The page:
The government can label Hobby Lobby and Mardel secular only by ignoring “that the companies exercise religion in obvious and significant ways,” the company's lawyers wrote.
In the lawsuit, the Hobby Lobby owners describe themselves as “committed evangelical Christians.”
The company's owners complain the regulations would force religiously motivated business owners like themselves “to violate their faith under threat of millions of dollars in fines.”
Hobby Lobby has more than 13,000 full-time employees in more than 500 stores, which are closed on Sundays in keeping with the owners' beliefs.
The government responded that the Greens want to block regulations intended to give women access at no cost to approved contraceptive methods “that medical experts have deemed necessary for women's health and well-being.”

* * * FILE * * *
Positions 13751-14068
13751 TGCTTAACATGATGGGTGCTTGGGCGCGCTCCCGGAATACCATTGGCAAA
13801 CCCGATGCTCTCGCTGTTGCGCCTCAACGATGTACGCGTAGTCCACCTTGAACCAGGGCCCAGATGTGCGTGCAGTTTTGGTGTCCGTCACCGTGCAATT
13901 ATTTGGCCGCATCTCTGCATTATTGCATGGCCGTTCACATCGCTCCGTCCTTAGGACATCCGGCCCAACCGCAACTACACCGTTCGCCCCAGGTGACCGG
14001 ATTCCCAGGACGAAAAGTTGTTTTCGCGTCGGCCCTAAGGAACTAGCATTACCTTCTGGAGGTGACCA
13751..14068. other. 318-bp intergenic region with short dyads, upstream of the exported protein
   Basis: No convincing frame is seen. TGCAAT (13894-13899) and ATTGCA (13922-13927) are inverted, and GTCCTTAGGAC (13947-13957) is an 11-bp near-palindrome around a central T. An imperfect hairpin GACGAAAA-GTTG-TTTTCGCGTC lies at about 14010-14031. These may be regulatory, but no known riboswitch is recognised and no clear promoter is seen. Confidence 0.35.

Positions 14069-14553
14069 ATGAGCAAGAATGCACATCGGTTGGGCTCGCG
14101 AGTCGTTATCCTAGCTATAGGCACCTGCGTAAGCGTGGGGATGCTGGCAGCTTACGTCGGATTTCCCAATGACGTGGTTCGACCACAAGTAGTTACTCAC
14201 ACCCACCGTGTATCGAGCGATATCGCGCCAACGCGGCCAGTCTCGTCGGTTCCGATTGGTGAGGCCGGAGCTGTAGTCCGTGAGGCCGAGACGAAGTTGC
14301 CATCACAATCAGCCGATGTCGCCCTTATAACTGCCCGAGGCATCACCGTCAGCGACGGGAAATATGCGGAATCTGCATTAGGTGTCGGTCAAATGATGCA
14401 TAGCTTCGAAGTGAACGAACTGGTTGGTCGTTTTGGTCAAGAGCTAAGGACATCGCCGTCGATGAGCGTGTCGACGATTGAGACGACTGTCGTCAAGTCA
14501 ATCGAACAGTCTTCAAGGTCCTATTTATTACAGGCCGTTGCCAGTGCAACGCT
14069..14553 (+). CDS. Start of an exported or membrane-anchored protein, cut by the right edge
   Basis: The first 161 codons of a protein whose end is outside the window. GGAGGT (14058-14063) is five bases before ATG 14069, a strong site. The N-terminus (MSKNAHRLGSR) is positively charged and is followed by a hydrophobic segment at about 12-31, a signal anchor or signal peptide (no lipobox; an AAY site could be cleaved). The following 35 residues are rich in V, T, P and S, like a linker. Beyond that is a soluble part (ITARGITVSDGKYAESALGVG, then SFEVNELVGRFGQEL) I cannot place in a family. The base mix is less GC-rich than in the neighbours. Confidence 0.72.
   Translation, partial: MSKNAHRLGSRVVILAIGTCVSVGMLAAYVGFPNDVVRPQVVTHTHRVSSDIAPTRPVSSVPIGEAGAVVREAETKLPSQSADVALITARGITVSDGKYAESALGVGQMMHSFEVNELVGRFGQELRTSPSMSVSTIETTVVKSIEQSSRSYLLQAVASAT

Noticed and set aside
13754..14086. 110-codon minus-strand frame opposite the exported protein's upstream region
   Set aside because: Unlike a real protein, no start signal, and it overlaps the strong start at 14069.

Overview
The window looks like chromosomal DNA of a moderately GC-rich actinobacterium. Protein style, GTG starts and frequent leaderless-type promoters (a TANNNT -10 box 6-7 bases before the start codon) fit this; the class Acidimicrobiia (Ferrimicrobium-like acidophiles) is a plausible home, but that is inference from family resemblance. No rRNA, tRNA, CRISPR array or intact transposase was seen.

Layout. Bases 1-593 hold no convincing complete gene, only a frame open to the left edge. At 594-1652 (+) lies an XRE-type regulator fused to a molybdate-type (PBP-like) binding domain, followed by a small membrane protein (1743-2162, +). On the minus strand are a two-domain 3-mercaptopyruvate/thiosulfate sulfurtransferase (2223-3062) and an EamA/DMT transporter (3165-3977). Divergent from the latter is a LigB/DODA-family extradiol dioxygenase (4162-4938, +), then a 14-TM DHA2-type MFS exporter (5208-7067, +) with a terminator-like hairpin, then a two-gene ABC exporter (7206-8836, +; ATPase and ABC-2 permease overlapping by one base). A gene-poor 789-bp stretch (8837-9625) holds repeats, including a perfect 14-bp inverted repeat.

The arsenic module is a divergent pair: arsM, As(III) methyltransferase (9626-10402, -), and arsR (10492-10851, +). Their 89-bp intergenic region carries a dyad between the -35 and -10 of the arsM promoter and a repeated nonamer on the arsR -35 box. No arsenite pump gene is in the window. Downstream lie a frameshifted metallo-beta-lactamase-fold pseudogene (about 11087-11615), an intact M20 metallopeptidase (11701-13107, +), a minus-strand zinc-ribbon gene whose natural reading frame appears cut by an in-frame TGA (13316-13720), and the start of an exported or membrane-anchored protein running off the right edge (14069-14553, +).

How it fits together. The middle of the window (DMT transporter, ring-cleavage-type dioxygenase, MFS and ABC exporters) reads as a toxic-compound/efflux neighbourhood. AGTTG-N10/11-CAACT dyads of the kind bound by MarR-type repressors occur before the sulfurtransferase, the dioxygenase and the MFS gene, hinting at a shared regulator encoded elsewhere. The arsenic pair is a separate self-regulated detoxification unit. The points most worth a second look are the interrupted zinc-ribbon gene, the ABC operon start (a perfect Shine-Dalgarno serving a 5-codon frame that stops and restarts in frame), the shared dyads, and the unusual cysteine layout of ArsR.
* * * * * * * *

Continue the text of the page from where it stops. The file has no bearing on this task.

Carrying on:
The company, in its reply, noted that the owners don't object to all forms of contraception, just “a handful of drugs and devices that cause abortions.”
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The government cannot label people or organizations as ‘secular' or ‘religious' and grant or withhold freedom accordingly. The law simply protects the exercise of religion — whether the Greens practice it in their church, in their home, or in running their business.”
Hobby Lobby's attorneys